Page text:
Any thoughts as to the nature of the problem? I'm trying to educate myself as I go here.

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    Re: New Install: Grub "you need to load the kernel first"

    Is your current (working) Ubuntu OS listed as the first menuentry? That would ensure you are using its GRUB files for booting. If the entry isn't the first one it's possible you are using the GRUB files from the other installation.

    You can make sure you are using your current GRUB files by running the following. X should be the drive your BIOS is currently booting first (sda, sdb, etc), or if it isn't the Ubuntu drive, change it to the Ubuntu drive and make sure that is the one BIOS boots first. Youi don't have to boot the Ubuntu drive first, but if the other drive contains the Windows bootloader this option will prevent it being overwritten by GRUB. The second command will make sure the Grub menu is updated.
    Code:
    sudo grub-install /dev/sdX
    sudo update-grub
    If that doesn't solve things, run the boot info script (either manually or from Boot Repair) and post the results or a link. (BIS or Boot Repair in my signature line).
    GRUB2

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  7. #7
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    Re: New Install: Grub "you need to load the kernel first"

    Yes, the new working Xubuntu 12.04 is the first grub menu entry. I believe Win7 (also working) is next.

    Vista and Kubuntu on sdb (non-working) are at the bottom of the list.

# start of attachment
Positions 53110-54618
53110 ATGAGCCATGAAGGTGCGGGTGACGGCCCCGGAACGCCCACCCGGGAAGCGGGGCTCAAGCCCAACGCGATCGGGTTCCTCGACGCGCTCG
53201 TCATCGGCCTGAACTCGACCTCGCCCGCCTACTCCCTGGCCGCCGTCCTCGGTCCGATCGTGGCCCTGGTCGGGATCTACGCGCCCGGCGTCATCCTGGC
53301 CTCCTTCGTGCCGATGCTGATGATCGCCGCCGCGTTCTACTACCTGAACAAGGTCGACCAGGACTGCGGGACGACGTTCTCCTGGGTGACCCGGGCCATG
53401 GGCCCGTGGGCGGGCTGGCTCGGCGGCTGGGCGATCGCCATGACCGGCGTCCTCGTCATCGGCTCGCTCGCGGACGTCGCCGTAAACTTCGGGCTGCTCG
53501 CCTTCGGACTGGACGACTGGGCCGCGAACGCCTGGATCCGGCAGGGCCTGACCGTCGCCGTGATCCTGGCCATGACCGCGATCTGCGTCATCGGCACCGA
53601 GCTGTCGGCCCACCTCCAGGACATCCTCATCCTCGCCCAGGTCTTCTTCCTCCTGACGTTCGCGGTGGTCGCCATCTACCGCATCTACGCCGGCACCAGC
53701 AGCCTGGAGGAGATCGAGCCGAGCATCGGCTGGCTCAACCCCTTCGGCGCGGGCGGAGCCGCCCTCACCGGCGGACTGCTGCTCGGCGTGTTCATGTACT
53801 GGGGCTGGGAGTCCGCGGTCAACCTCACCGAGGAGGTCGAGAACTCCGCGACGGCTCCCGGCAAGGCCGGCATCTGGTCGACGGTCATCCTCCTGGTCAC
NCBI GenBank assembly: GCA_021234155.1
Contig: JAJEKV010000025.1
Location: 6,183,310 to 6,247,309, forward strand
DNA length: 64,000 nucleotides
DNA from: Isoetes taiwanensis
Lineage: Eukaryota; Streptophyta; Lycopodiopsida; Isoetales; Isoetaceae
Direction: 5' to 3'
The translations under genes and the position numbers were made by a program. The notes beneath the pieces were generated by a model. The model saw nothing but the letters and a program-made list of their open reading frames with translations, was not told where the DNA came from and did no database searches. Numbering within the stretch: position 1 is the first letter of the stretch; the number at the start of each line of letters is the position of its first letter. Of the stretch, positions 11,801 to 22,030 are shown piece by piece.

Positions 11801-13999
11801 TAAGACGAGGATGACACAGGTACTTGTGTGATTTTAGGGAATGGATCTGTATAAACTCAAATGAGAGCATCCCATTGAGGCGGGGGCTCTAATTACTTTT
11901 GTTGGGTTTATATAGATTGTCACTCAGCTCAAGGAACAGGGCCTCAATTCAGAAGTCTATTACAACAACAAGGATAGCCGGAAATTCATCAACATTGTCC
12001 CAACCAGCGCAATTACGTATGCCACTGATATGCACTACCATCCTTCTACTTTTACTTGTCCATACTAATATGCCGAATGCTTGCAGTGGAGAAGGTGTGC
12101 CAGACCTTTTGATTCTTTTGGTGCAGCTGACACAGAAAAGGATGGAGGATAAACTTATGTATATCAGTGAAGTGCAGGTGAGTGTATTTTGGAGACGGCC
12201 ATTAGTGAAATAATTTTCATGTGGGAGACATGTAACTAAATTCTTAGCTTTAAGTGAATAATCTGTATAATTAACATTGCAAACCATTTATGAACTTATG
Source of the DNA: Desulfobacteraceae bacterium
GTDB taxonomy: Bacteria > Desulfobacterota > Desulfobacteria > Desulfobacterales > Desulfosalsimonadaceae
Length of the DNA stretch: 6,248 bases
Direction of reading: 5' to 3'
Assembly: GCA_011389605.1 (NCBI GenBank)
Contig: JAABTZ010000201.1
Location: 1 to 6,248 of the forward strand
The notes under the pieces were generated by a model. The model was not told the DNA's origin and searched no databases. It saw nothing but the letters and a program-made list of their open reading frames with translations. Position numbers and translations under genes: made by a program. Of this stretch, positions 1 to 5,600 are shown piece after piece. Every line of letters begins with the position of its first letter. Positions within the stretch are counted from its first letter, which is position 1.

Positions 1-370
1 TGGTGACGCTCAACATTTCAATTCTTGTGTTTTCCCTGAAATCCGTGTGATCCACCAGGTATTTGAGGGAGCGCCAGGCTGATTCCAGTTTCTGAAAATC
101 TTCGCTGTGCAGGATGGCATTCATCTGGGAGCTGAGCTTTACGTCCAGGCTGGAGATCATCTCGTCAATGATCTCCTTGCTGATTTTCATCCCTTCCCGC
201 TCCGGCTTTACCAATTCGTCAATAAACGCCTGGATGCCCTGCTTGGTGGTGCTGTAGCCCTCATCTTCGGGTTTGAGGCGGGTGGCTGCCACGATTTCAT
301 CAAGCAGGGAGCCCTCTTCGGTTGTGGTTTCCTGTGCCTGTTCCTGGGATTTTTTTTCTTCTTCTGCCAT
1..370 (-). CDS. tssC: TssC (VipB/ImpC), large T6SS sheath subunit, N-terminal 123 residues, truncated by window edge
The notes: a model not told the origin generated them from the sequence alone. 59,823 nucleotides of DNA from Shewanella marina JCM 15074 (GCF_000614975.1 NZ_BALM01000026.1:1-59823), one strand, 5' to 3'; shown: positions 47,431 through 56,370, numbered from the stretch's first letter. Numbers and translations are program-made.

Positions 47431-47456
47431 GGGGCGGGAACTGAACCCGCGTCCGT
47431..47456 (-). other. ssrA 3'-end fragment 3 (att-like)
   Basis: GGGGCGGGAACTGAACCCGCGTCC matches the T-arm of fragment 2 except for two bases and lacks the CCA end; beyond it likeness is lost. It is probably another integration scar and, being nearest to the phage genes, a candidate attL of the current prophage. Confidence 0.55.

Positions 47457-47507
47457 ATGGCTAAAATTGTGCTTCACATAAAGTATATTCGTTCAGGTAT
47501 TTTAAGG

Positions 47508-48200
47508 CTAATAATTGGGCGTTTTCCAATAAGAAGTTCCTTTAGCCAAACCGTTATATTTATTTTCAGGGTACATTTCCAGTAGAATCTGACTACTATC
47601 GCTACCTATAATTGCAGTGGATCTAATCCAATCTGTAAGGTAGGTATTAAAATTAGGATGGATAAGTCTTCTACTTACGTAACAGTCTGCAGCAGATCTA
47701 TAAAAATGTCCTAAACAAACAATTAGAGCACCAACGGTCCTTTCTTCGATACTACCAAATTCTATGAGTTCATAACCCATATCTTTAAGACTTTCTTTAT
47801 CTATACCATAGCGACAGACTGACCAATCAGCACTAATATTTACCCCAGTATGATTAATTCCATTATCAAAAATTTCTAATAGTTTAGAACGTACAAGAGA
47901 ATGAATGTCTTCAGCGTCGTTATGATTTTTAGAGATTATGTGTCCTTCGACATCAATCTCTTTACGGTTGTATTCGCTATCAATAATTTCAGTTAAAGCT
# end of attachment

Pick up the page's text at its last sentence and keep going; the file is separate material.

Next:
I'll run the boot info script this evening when I get home.

    Thanks for your time.

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    Re: New Install: Grub "you need to load the kernel first"

    also check the bios hdd boot order

  9. #9
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    Re: New Install: Grub "you need to load the kernel first"

    Okay, so I ran boot-repair (output link below) doing the recommended repairs and now I get device not found and partition not found when trying to boot both of the non-working OS's. The original working OS's (before repair) still work.

    http://paste.ubuntu.com/1053651/
    Last edited by FreeRangeChicken; June 22nd, 2012 at 04:59 AM.

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    Re: New Install: Grub "you need to load the kernel first"

    The Grub menu entries look normal, other than your 10.04 installation still uses Grub legacy.

    At the Grub menu, try to manually boot 10.04 and let us know where it fails.


    Press 'c' to get to the grub prompt
    Code:
    ls (hd1,5)/  # Does it find 'vmlinuz' and 'initrd.img'
    linux (hd1,5)/vmlinuz root=/dev/sdb5 ro
    initrd (hd1,5)/initrd.img
    boot

    If that doesn't work try these for the kernel and image lines:
    Code:
    linux (hd1,5)/boot/vmlinuz-2.6.32-41-generic root=/dev/sdb5 ro
    initrd (hd1,5)/boot/initrd.img-2.6.32-41-generic
    Added: These commands really don't do anything differently than the menuentry as far as loading the kernel and initrd image. It does eliminate some of the other commands built into the menuentry. I'm not confident it will work but it's worth trying and perhaps any error messages will shed more light on what's going wrong.

    If you can boot into 10.04, I'd recommend purging 'grub' (Grub) and installing 'grub-pc' (Grub 2). The instructions can be found by going to the Grub2 Ubuntu community doc:
    https://help.ubuntu.com/community/Gr...talling_GRUB_2
    Last edited by drs305; June 22nd, 2012 at 03:02 PM.
    GRUB2